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  • Flora Gosling

Review: Breathless (Pleasance Courtyard)

Updated: Jul 29, 2023

A solo play from Laura Horton about becoming buried beneath beautiful clothes

It shouldn’t have to be said, but Obsessive Compulsive Disorder is not just about being clean and tidy. Despite years of effort from mental health activists to dispel misconceptions and stereotypes, the condition remains painfully misunderstood. Thankfully, we have had works like the Chanel 4 series Pure that shed light on the diverse realities of OCD, and playwright Laura Horton’s solo show Breathless is the latest to challenge misunderstandings about the disorder. Instead of cleaning, Breathless highlights how OCD can lead to obsessive behaviour of the other extreme: hoarding.

Photo Credit: Chris Vaughan

We meet Sophie, played by Madeleine MacMohan, just at the moment when her vast collection of clothes is on the brink of destroying a promising relationship. From there we see her journey as she comes to terms with her condition, and finds a voice to talk about it. MacMohan’s performance is unexpectedly charming: her movement always appears neat and planned, her line delivery sweet and nervous. At first, her glee at finding a bargain on a beautiful dress feels like something any of us could relate to. It is only when we learn how many sacrifices she has made to buy clothes, how few of them are ever worn, and how far she has gone to stop anyone from finding out that we begin to understand the extent of the problem.

The focus of the play is less on the experience of having OCD and hoarding, but on the act of hiding it. Horton’s script does a great job of establishing Sophie as a person first, which serves as a reminder that anybody can experience mental illness and disorders and still act like themselves. Beyond OCD it also dispels misconceptions about hoarding by illustrating that Sophie’s habits stem from a love of things rather than a fear of throwing them away.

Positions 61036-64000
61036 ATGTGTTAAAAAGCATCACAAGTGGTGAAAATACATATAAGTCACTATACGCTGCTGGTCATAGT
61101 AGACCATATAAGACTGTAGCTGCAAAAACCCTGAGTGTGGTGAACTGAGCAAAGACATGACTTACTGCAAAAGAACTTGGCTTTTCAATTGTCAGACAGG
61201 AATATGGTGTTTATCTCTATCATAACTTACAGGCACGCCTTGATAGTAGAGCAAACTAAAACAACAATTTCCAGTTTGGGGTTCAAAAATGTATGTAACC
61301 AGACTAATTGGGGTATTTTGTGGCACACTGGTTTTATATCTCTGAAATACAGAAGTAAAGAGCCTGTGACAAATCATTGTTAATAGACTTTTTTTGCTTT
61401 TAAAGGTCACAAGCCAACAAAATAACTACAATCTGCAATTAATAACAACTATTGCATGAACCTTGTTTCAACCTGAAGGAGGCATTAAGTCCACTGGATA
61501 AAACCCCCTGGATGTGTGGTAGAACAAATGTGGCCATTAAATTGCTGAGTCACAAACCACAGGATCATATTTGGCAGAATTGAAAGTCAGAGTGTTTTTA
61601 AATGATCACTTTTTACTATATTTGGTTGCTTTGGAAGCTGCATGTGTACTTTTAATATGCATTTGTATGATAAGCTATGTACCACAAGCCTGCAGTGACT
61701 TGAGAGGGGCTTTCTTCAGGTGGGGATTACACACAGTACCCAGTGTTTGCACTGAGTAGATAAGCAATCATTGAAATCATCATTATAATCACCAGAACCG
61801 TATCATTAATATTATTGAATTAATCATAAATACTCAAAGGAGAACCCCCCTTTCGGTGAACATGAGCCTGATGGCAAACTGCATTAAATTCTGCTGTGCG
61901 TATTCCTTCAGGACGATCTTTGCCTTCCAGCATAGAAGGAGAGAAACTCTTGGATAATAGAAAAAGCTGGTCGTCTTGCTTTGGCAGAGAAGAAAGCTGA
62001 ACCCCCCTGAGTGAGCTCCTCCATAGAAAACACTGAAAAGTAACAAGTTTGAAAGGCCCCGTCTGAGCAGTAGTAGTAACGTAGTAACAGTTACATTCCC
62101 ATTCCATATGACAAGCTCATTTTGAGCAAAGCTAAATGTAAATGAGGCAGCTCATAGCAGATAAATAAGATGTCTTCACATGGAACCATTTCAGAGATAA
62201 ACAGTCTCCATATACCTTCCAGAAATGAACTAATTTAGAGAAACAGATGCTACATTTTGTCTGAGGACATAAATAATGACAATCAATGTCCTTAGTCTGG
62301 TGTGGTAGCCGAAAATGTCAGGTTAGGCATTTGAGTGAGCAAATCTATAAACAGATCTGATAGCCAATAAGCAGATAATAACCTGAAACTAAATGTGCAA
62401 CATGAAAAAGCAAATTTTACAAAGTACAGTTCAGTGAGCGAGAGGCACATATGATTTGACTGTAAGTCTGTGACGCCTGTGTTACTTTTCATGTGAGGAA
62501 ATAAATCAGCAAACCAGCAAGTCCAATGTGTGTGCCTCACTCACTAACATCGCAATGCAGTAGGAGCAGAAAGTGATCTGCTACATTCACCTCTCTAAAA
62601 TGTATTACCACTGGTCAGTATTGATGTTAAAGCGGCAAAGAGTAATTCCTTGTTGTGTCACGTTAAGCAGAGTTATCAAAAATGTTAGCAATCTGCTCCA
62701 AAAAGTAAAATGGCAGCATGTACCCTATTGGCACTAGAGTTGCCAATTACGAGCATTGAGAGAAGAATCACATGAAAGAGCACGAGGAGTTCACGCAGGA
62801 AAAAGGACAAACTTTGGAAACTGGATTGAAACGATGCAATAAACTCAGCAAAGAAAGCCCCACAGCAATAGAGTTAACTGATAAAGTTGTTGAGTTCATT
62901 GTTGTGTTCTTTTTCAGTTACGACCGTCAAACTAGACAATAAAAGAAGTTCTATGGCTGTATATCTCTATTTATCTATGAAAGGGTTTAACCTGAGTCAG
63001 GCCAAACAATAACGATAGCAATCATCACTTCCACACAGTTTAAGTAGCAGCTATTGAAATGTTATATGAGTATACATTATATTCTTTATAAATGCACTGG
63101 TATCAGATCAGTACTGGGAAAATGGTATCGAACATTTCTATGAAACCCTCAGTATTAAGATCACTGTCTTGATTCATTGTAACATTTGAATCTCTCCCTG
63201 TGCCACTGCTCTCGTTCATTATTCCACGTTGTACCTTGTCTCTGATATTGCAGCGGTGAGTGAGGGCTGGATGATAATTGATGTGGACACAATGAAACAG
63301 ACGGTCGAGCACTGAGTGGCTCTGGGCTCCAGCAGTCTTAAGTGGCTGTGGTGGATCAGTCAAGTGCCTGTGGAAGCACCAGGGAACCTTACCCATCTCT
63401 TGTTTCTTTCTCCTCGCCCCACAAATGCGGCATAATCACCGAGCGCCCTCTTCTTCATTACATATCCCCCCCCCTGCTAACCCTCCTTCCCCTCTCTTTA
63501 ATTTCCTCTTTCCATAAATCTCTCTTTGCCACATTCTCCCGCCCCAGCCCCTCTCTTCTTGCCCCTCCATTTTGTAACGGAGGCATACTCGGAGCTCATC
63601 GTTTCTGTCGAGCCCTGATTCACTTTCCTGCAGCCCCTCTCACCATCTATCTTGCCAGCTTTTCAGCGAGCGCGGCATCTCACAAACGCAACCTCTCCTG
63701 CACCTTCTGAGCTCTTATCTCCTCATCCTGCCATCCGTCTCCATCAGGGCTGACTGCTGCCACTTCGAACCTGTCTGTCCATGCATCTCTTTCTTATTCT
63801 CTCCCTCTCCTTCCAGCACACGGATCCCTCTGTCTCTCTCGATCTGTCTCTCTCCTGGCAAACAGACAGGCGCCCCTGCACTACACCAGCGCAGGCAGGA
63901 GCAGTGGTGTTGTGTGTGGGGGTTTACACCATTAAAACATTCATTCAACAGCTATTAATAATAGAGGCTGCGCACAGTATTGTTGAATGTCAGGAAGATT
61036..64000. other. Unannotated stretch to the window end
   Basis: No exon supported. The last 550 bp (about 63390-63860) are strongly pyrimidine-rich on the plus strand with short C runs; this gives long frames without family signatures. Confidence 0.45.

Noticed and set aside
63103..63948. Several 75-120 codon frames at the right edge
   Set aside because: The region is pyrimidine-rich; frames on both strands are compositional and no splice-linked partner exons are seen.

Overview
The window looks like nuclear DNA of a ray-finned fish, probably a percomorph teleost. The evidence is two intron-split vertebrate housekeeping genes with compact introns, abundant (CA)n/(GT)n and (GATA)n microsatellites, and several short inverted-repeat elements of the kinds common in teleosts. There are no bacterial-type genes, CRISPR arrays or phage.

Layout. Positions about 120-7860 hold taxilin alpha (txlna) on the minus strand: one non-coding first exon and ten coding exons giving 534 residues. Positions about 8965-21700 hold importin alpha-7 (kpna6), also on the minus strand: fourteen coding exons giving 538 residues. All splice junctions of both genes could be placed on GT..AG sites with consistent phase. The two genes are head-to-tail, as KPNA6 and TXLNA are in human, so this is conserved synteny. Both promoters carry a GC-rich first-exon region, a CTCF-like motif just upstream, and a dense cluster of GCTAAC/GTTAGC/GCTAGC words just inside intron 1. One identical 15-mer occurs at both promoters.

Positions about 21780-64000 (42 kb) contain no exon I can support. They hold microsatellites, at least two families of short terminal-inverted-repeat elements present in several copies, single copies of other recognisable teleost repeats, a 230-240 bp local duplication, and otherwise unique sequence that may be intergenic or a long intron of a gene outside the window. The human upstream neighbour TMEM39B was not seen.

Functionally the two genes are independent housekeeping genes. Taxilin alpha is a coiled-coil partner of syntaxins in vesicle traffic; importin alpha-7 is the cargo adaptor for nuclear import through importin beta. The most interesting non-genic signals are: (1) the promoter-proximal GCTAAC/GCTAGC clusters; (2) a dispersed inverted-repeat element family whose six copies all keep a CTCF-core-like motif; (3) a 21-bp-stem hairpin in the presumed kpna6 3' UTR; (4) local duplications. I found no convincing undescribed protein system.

Despite how strong the themes of hoarding and OCD are, they take surprisingly long to emerge. Ultimately Sophie's feelings come tumbling out in an unspoken emotional outburst, which is a dramatic and fulfilling peak but cannot make up for the disappointing pacing that comes before it. The first third is too occupied with plot and details that don’t tell us enough about Sophie or her circumstances, and the creativity of the storytelling also leaves something to be desired. There is definitely some creative flare, such as the soundscape made up of heavy breathing and melodic “wow” sounds. However, the staging and writing are peppered with solo-show cliches like flashing back within the first five minutes and getting herbs stuck in teeth on a first date. But even so, there are gems in the script that demonstrate that Horton can combine the sensitive with the comedic and reach a wide audience in the process. Although the direction and storytelling may not offer anything that audiences haven’t seen before, Breathless still stages an entertaining, endearing, and emotional journey of self-discovery. Three stars.

Whispers from the Crowd: As a foreign visitor I thought it was really amazing and very enjoyable

Breathless will play at Pleasance Courtyard in Bunker 2 at 15:00 until August 29


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